A. Generally speaking SQL Server doesn't have much of a problem with memory leaks and it is almost always other programs/drivers that cause the problem. For specifics on known SQL Server bugs causing memory leaks see the end of the faq entry. It's always a good idea to apply the latest service pack if you haven't already - MS do fix these bugs as soon as they find them.
Remember that SQL Server will grab memory for it's data cache up to the amount you have specified via sp_configure. This is in 2K pages (for SQL 6.5) and in 1MB chunks for SQL 7.0 and above. This amount does not include any amount for tempdb in ram (6.5 and below only - SQL 7.0 and above don't support tempdb in ram) or for the SQL kernel and some other internal memory structures. It would not be unusual for the SQL kernel and other memory structures to use an extra 10-20MB of ram. In addition to this it also requires o/s buffers and memory for things like BULK INSERT, OLE/COM programs etc. These don't come out of the memory that SQL allocates for data cache.
Therefore if you configured SQL Server to use a maximum of 50MB ram, then don't worry until the memory allocated to sqlservr.exe goes over, say, 70MB.
With SQL 7.0 the default is to dynamically allocate memory - though you can set an upper limit if you wish. SQL Server 7.0 will keep grabbing memory, up to the set limit (default no limit), until NT tells it that other processes need the memory. On a dedicated machine this won't happen, so it is not unusual for SQL 7.0 to seem to keep grabbing more and more memory.
After reading the above explanations, if you still think you have a memory leak then run performance monitor and select the processes object. Choose all running processes (make sure everything you normally run is going at the time) and for these choose the paged pool, non-paged pool and virtual bytes objects. Put these on a chart or log with a long interval period. Monitor these objects over time to see what always increases. If it is SQL Server (sqlservr.exe) continues increasing above the maximum memory (+20MB) it should have allocated then it may be responsible for a memory leak. You could also check for handles and threads always increasing as these could also potentially be leaking - and running out of these is just as bad as running out of memory.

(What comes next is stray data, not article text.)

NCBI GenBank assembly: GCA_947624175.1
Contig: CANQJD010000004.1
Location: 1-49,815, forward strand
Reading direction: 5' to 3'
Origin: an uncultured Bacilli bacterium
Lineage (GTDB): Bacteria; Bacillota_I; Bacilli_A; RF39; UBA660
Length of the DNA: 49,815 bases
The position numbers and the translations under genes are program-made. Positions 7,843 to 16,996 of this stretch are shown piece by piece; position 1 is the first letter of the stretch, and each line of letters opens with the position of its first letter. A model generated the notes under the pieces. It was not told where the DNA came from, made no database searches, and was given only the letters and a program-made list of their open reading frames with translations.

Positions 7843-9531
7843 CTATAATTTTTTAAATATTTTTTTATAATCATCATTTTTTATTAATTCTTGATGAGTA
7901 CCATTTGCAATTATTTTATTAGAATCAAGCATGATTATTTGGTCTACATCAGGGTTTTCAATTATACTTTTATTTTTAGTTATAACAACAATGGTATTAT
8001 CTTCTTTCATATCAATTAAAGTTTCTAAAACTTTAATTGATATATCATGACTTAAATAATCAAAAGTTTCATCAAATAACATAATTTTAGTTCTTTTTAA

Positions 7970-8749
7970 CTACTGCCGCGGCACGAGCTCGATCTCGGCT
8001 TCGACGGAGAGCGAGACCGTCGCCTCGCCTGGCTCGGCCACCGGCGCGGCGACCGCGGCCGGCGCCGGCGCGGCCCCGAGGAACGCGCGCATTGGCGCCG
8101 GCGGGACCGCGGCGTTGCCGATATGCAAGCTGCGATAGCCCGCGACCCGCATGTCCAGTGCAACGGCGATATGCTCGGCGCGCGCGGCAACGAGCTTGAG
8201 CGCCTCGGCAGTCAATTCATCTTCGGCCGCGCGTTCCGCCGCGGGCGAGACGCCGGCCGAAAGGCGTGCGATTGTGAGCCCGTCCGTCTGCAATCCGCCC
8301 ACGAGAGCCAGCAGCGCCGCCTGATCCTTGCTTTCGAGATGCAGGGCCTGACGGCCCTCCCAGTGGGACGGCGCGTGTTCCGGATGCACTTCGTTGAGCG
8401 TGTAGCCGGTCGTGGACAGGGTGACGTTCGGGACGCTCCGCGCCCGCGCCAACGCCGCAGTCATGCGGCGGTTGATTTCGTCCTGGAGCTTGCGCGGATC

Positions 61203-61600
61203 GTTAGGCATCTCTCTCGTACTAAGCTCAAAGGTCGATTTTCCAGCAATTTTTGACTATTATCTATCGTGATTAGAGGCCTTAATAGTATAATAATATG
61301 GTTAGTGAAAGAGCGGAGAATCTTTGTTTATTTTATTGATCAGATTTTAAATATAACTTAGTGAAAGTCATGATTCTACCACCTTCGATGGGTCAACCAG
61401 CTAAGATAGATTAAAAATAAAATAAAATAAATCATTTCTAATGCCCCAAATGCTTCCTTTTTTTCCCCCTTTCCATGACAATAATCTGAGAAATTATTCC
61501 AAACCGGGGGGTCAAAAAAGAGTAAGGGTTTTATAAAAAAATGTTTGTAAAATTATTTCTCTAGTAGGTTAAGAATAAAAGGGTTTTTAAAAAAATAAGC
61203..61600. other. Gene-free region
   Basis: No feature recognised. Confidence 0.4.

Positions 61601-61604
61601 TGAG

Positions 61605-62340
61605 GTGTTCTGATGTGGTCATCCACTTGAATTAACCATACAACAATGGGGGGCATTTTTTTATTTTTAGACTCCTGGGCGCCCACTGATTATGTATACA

You can also get these parameters from task manager - go into the process view, choose view columns and add the relevant columns.
If no processes in task manager/perfmon show a memory leak, but the overall memory is still going up, then the leak must be down at the kernel level. To trace this use the poolmon.exe program. Instructions to use this are in Microsoft Technet and the Microsoft knowledge base site - just search for poolmon.
Known memory leak issues :-
1. If you are running the Novell network client v4.5 or above on the server then you may experience a memory leak. Go back to version 4.11 to resolve. (I don't know whether this is an Microsoft bug or a Novell one).
2. SQL 7.0 RTM had a couple of leaks that were resolved in SP1.
3. If you do 1000's of BULK INSERT's then you will notice a fairly significant memory leak with SQL 7.0 RTM and SP1. This will be fixed in 7.0 SP2. (Or contact Microsoft PSS for a post-SP1 hot-fix)
4. SQL 6.5. If you utilise performance counters and connect using the local computer name then a leak may occur in WinLogon.exe. (NT Performance monitor doesn't cause the problem). See Q249343 for more information. The problem will be fixed in 6.5 SP6.
5. If you use xp_cmdshell with the @attached_results option on SQL 6.5 then this leaks memory. Contact MS PSS or apply SP6 (when available)